Marketing to Millennials vs. Gen Z

One telltale sign that a business has not kept up with the changing times is when they put Generation Y and Z in the same group. Yes, millennials were the first to rule Instagram and YouTube. But zoomers have since populated those platforms as well and now dominate the likes of Snapchat and TikTok. 

What are the differences and similarities between these cohorts? Moreover, how can marketers use such information to better cater to them?   

Key Traits of Millennials and Zoomers

Both generations place great importance on environmentalism, mental health, convenience (particularly of the digital kind), and shared values between them and the businesses they support. 

They’re avid participants of the sharing and on-demand economies, relying on Uber and Grubhub regularly. Most of them opt for reusable water bottles instead of single-use plastic ones in a bid toward sustainability.

As such, their differences lie within general similarities and their stage in life.

Although more than half of millennials and Gen Z agree they’re unlikely to afford the life they want, the consequences differ. Why? Millennials are already in their mid-20s to early 40s. Many have work and family responsibilities. In contrast, many Gen Z folks are still in high school and college.

Early in 2023, a survey revealed that nearly half of millennials shifted from branded items to private-label goods. After all, many have families to feed. A smaller percentage of Gen Z made the jump. Instead, their cost-saving measures can be observed in their penchant for thrifting, which also satisfies their need to be socially responsible.

E-commerce also paints a slightly different picture. Gen Y and Z don’t mind purchasing goods outside of eBay and Amazon. They buy on social platforms like Instagram and pick from items sold by social media influencers. However, zoomers are likelier to do so than millennials. 

Strategic Marketing to Gen Y and Z

Despite their differences, millennials and Gen Z share many beliefs and habits as consumers. Since both generations embrace digital tech, businesses should apply these insights to their online marketing efforts.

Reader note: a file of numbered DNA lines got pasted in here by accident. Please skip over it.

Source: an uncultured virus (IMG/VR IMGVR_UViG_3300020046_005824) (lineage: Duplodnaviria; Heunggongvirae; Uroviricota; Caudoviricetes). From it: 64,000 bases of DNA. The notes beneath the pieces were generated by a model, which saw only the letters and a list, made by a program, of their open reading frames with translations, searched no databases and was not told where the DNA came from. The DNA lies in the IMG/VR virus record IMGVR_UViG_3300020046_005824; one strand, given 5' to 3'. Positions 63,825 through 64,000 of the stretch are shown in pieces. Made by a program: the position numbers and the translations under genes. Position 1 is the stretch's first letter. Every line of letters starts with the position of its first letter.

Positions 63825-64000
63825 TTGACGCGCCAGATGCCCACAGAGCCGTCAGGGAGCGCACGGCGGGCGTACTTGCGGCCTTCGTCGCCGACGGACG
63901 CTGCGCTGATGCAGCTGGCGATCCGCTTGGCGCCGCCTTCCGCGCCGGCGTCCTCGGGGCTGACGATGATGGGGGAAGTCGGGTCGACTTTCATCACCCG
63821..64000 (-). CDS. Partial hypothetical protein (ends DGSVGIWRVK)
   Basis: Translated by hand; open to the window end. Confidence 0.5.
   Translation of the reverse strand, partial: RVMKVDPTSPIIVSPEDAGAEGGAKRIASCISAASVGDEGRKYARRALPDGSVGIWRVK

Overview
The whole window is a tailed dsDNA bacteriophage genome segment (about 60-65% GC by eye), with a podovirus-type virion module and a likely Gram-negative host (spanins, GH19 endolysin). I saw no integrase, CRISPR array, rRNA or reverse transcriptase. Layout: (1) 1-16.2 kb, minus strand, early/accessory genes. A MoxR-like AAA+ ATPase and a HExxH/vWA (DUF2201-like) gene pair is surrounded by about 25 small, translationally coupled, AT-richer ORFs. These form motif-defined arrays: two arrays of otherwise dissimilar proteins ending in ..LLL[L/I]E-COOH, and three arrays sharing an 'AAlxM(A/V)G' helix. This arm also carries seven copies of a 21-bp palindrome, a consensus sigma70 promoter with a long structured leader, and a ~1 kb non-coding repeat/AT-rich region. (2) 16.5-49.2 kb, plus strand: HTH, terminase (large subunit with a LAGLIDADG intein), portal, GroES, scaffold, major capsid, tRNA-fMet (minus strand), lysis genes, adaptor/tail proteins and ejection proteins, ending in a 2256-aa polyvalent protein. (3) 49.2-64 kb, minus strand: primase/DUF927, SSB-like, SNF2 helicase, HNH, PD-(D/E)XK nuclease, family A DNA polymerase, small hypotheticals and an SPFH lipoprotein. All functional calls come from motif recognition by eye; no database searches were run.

Use the Right Apps and Personalities

Facebook is a household name to both millennials and zoomers, but it only remains popular with the former. Gen Y grew up along with it after migrating from the likes of Myspace and Friendster. 

In contrast, Gen Z has largely grown out of Facebook since 2022 in favor of Snapchat, TikTok, and Instagram.

Both cohorts adore visual and video content (whether long-form or bite-sized). Gen Z is TikTok’s biggest audience, but it shares dominance on Instagram and YouTube with millennials. 

Businesses should stay updated with where zoomers and millennials flock for social media and videos. Doing so allows marketing departments to better allocate their funds and assess which key figures and social media influencers to tap into. 

Show Character and Be Engaging

Gen Y and Z prefer brands that showcase their identity and humanity instead of hiding behind a soulless corporate logo. Businesses should brainstorm how their story and objectives can shape their online persona, particularly on social media.

Wendy’s, for example, is one of the earliest success stories of a brand adapting to social media. For a time, they reigned on Twitter (now X.com) for being the oddball: A global fast-food chain posting tweets—and replying to ordinary people—with snarky humor and mastery of modern pop culture and the latest trending topics. 

Meanwhile, Duolingo reaped the benefits of tackling the Gen Z-dominated TikTok with their wacky green owl.

Be Open About Values and Beliefs

Staying neutral and silent about issues or one’s moral values isn’t always the best choice — even from a business standpoint. With global e-commerce, millennials and Gen Z have more brands to choose from than before. 

Businesses can set themselves apart by being vocal about what they stand for. Sensitive topics can be a double-edged sword, but Gen Y and (most especially) Gen Z are more inclined to buy from companies that align with their beliefs.

Even how companies produce and package goods matters because they indicate how they rank regarding environmental sustainability.

Millennials witnessed the digital revolution early in their lives and adapted quickly. In contrast, Gen Z was the first cohort born after this technological shift. Any business hoping for their patronage should craft marketing strategies with the ever-evolving online and offline habits of these generations in mind, especially as they age and reach new milestones in life.